Archive for November, 2010
In the language of the United States Navy VP-50 was “Fixed Wing Patrol Squadron 50” – also known as the Blue Dragons. From 1946 until June 30, 1992 they were an active squadron of the United States Navy. I once flew for the U.S. Navy. The death of any aviator or any sailor has an impact on all of us who earned Navy Wings of Gold – or any of the other hard-earned insignias of naval service (surface warfare, submarines, SEALS, and the other specialties).
On March 21, 1991 two P-3C Orions of VP-50 collided about 60 miles southwest of San Diego, CA in bad weather. One aircraft was relieving the other on a normal anti-submarine patrol watch. The aircraft were stationed at Naval Air Station Moffett Field, south of San Francisco, CA. I distinctly remember reading the first newspaper reports the day after the accident – 27 U.S. Navy personnel missing at sea. That is a horrific toll for any Navy squadron, whose total personnel would only be a few hundred officers and enlisted men – especially when it happened in a single instant, in peacetime. I could only imagine the shock and sorrow within the VP-50 family and NAS Moffett Field community that day.
The cause of the accident was never determined beyond it being a mid-air collision. Pilot error was probably a contributing cause – and weather, crew fatigue, and perhaps a mechanical problem additional factors. The human cost, however, was almost instantly quantified – 27 young souls lost at sea – lost forever to their wives, children, parents, friends, and shipmates. Lost, but not forgotten.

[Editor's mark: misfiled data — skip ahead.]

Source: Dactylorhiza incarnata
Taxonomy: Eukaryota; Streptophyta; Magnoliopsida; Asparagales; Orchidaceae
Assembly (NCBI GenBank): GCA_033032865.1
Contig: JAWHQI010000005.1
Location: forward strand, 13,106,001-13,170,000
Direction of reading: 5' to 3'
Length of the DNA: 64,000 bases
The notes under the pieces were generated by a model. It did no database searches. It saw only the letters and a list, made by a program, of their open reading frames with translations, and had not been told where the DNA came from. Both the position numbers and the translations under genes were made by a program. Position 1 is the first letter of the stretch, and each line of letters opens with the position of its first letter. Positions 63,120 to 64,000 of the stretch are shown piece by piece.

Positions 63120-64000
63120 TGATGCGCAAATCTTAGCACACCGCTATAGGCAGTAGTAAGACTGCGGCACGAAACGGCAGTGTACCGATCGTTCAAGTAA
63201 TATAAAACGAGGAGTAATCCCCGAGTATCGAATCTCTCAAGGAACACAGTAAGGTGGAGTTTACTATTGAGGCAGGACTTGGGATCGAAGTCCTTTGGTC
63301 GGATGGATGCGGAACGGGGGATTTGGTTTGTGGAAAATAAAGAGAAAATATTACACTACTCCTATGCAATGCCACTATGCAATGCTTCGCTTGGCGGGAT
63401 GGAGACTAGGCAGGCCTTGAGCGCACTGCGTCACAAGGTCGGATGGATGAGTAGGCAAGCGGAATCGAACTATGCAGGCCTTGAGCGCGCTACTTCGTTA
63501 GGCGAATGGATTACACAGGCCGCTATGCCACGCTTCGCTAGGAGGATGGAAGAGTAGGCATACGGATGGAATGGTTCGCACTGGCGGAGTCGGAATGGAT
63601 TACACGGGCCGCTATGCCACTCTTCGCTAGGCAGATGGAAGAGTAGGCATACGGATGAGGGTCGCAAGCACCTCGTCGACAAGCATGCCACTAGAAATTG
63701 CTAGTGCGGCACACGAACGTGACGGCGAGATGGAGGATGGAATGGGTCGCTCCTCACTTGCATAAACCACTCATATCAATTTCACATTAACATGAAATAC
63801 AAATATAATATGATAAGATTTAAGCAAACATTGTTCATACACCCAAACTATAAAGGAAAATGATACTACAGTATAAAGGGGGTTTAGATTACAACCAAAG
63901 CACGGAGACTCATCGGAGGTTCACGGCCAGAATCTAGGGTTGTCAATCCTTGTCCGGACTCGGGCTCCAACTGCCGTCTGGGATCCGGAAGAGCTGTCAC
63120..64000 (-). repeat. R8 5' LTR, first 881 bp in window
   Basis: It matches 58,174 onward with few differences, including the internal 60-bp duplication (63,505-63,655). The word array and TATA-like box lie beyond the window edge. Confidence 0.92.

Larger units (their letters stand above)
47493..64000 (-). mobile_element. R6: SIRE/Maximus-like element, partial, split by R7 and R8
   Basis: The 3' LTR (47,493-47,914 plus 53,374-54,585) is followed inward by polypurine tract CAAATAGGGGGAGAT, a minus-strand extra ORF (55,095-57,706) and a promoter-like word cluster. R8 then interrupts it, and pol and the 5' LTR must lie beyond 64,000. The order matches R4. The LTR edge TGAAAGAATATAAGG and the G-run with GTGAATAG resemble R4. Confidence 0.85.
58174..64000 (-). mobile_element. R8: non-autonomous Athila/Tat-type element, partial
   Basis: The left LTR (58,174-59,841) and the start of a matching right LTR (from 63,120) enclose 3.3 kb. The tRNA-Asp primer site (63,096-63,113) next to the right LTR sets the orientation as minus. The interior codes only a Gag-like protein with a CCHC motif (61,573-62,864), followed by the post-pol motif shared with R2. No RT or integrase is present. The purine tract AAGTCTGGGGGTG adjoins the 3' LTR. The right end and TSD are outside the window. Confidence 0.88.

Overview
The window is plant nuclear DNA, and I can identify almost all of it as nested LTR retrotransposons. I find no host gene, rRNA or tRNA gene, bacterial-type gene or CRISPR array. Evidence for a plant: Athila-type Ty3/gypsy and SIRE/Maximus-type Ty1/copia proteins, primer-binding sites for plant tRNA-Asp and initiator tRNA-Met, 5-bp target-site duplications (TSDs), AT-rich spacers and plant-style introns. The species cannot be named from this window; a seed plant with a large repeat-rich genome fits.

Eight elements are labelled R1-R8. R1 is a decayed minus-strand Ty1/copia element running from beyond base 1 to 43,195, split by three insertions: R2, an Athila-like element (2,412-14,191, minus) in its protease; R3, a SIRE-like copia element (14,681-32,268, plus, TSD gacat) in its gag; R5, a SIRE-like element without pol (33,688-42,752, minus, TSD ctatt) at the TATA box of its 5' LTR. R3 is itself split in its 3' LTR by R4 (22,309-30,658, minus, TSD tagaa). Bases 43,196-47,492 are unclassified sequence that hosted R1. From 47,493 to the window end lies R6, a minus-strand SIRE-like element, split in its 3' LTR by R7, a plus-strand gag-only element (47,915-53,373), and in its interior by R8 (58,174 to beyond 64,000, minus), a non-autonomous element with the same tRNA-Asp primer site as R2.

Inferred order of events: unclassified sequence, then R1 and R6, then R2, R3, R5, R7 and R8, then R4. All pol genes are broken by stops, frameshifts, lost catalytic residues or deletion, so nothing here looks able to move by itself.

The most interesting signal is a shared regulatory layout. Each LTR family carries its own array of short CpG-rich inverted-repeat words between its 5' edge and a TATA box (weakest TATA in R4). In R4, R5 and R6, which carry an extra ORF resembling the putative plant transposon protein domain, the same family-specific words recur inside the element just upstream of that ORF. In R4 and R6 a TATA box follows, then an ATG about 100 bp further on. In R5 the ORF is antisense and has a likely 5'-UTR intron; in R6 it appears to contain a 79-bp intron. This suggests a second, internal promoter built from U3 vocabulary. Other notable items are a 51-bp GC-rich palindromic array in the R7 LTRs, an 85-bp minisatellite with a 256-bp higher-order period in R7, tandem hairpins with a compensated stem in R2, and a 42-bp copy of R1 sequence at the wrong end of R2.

Moffett Field Naval Air Station has been closed, but Moffett Field as a civilian airport remains. Located on its grounds is a plaque listing the names of all 27 men who perished in the Pacific Ocean that night. There is another monument to these same men in Arlington National Cemetery.
I have included three photographs in this post. One is of the monument at Moffett Field, listing the names of those who perished that night. Another is of four VP-50 aircraft in flight. And one is of two P-3C Orion aircraft flying over the Golden Gate Bridge. These are not VP-50 aircraft, but I know every man who ever flew with VP-50 out of Moffett Field witnessed this view. They loved flying for moments like this.
Please visit the VP-50 web page devoted to the men who died that night at: http://www.vpnavy.com/vp50mem_04dec98.html
The Mefkure (sometimes known as Mefkura) sailed from the port of Constanta on August 5, 1944, accompanied by two other ships. Their destination was to be Istanbul, in neutral Turkey. The Jewish refugees would then attempt to enter Palestine by whatever means that could be devised.
After midnight the Mefkure was illuminated by flares from an unknown vessel, then fired upon, and finally torpedoed. The captain and 6 of the crew escaped the sinking ship in a lifeboat. Of the passengers – only 5 of a suspected total of 350 survived. After WWII it was revealed that the Mefkure, like the Struma three years earlier, had been torpedoed and sunk by a Soviet submarine – in this case the SC-215.
The first monument to the left shows the routes of the fateful final voyages of both the Struma and the Mefkure – the incidents were three years apart, but joined together forever in this monument. The second sculpture is a memorial to the motor schooner Mefkure and to all her lost souls resting on the bottom of the Black Sea…